Betacoronavirus , Coronavirus Infections/complications , Kidney Diseases/virology , Kidney/virology , Pneumonia, Viral/complications , Coronavirus Infections/metabolism , Humans , Pandemics , Peptidyl-Dipeptidase A/metabolism , Pneumonia, Viral/metabolism
5.
Crit Care ; 24(1): 495, 2020 08 12.
Article in English | MEDLINE | ID: covidwho-714111

ABSTRACT

BACKGROUND: Post-mortem studies can provide important information for understanding new diseases and small autopsy case series have already reported different findings in COVID-19 patients. METHODS: We evaluated whether some specific post-mortem features are observed in these patients and if these changes are related to the presence of the virus in different organs. Complete macroscopic and microscopic autopsies were performed on different organs in 17 COVID-19 non-survivors. Presence of SARS-CoV-2 was evaluated with immunohistochemistry (IHC) in lung samples and with real-time reverse-transcription polymerase chain reaction (RT-PCR) test in the lung and other organs. RESULTS: Pulmonary findings revealed early-stage diffuse alveolar damage (DAD) in 15 out of 17 patients and microthrombi in small lung arteries in 11 patients. Late-stage DAD, atypical pneumocytes, and/or acute pneumonia were also observed. Four lung infarcts, two acute myocardial infarctions, and one ischemic enteritis were observed. There was no evidence of myocarditis, hepatitis, or encephalitis. Kidney evaluation revealed the presence of hemosiderin in tubules or pigmented casts in most patients. Spongiosis and vascular congestion were the most frequently encountered brain lesions. No specific SARS-CoV-2 lesions were observed in any organ. IHC revealed positive cells with a heterogeneous distribution in the lungs of 11 of the 17 (65%) patients; RT-PCR yielded a wide distribution of SARS-CoV-2 in different tissues, with 8 patients showing viral presence in all tested organs (i.e., lung, heart, spleen, liver, colon, kidney, and brain). CONCLUSIONS: In conclusion, autopsies revealed a great heterogeneity of COVID-19-associated organ injury and the remarkable absence of any specific viral lesions, even when RT-PCR identified the presence of the virus in many organs.


Subject(s)
Betacoronavirus/isolation & purification , Coronavirus Infections/virology , Pneumonia, Viral/virology , Aged , Autopsy , Brain/virology , Colon/virology , Coronavirus Infections/therapy , Female , Heart/virology , Humans , Kidney/virology , Liver/virology , Lung/virology , Male , Middle Aged , Pandemics , Pneumonia, Viral/therapy , Reverse Transcriptase Polymerase Chain Reaction , Spleen/virology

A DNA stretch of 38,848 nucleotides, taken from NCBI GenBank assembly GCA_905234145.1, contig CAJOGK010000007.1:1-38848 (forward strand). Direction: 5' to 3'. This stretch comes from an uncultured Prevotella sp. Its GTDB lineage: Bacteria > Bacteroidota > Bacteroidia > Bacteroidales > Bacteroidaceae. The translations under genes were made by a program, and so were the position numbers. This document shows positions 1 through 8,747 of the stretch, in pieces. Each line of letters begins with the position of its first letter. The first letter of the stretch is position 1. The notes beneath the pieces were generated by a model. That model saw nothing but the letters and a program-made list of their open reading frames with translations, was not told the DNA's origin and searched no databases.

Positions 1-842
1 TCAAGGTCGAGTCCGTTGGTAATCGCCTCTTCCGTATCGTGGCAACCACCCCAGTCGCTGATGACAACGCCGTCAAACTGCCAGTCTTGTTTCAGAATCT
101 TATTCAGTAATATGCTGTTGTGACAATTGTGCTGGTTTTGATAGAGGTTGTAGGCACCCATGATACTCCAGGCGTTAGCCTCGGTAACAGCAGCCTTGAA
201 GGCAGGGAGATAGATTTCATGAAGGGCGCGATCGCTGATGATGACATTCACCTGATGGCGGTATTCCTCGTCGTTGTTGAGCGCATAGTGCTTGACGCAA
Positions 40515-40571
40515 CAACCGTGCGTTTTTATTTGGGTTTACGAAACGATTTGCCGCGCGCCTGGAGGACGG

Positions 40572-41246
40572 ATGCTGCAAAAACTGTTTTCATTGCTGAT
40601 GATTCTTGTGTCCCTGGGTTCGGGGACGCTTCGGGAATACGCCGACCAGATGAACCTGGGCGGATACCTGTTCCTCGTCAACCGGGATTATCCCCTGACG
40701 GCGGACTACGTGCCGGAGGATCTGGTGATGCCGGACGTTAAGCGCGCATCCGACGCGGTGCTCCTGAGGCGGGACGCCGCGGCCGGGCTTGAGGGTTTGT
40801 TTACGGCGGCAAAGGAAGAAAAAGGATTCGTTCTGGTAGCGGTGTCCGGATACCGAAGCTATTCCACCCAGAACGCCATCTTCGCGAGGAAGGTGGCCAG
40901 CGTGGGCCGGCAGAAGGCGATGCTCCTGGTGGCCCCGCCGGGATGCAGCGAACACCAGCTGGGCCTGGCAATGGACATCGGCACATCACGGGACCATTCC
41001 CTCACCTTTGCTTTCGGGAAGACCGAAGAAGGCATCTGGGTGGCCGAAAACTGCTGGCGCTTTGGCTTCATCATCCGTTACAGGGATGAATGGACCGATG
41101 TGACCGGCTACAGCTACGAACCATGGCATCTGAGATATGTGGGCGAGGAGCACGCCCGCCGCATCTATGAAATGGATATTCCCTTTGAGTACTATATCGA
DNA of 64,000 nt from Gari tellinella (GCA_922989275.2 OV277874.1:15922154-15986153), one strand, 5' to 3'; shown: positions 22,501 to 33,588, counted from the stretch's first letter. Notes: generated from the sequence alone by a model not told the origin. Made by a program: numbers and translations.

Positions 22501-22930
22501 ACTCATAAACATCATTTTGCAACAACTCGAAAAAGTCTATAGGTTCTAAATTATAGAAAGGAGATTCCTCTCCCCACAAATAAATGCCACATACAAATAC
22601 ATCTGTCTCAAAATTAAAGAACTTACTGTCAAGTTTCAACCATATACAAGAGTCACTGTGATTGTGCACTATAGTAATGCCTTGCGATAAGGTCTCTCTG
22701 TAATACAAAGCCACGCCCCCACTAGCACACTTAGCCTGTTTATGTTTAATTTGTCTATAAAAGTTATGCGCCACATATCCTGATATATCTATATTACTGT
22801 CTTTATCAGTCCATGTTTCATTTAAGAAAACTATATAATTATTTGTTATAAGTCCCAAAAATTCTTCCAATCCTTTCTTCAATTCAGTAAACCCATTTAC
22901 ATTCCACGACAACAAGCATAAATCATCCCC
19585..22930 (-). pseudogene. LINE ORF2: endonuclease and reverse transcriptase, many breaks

6.
Dtsch Med Wochenschr ; 145(15): 1068-1073, 2020 Jul.
Article in German | MEDLINE | ID: covidwho-690651

ABSTRACT

Increasing insight into the clinical phenotype and mechanisms of SARS-CoV-2 infections and COVID-19 has identified damage of the kidneys as a key player in the course of the disease. This manuscript summarizes the current knowledge on direct viral infection of kidney tissue, proteinuria and acute kidney injury in COVID-19, and management of patients on chronic dialysis as well as after kidney transplantation. Direct infection of podocytes and proximal tubular cells by SARS-CoV-2 has been confirmed and results in proteinuria and hematuria at an early stage of COVID-19. In this context, any kidney affection is a predictor of worse outcomes among COVID-19 patients irrespective of the initial presentation and increases the risk of acute kidney injury. Specific therapies for kidney damage and acute kidney injury within COVID-19 that could be generally recommended are currently lacking. Patients on chronic hemodialysis in particular are at risk for contracting SARS-CoV-2 infections as indicated by outbreaks and super-spreading events in hemodialysis facilities. Immunosuppressive therapy after kidney transplantation needs to be adapted upon diagnosis of COVID-19 depending on the severity of the initial presentation.


Subject(s)
Acute Kidney Injury , Coronavirus Infections , Pandemics , Pneumonia, Viral , Acute Kidney Injury/physiopathology , Acute Kidney Injury/virology , Betacoronavirus , Coronavirus Infections/complications , Coronavirus Infections/physiopathology , Hematuria , Humans , Kidney/physiopathology , Kidney/virology , Pneumonia, Viral/complications , Pneumonia, Viral/physiopathology , Proteinuria , Renal Dialysis , Renal Insufficiency, Chronic/therapy , Risk Factors
7.
Eur Rev Med Pharmacol Sci ; 24(9): 5186-5188, 2020 05.
Article in English | MEDLINE | ID: covidwho-687446

ABSTRACT

From two COVID-19-related deaths, samples of lung, heart and kidney were collected and processed for Transmission and Scanning Electron Microscopy (TEM and SEM) with the aim of identifying the virus. Virions of SARS-CoV-2 were found in all tissues by TEM and SEM, corroborating the hypothesis that the virus enters the cells of different organs. This is the first report identifying SARS-CoV-2 in different human tissues by TEM and SEM.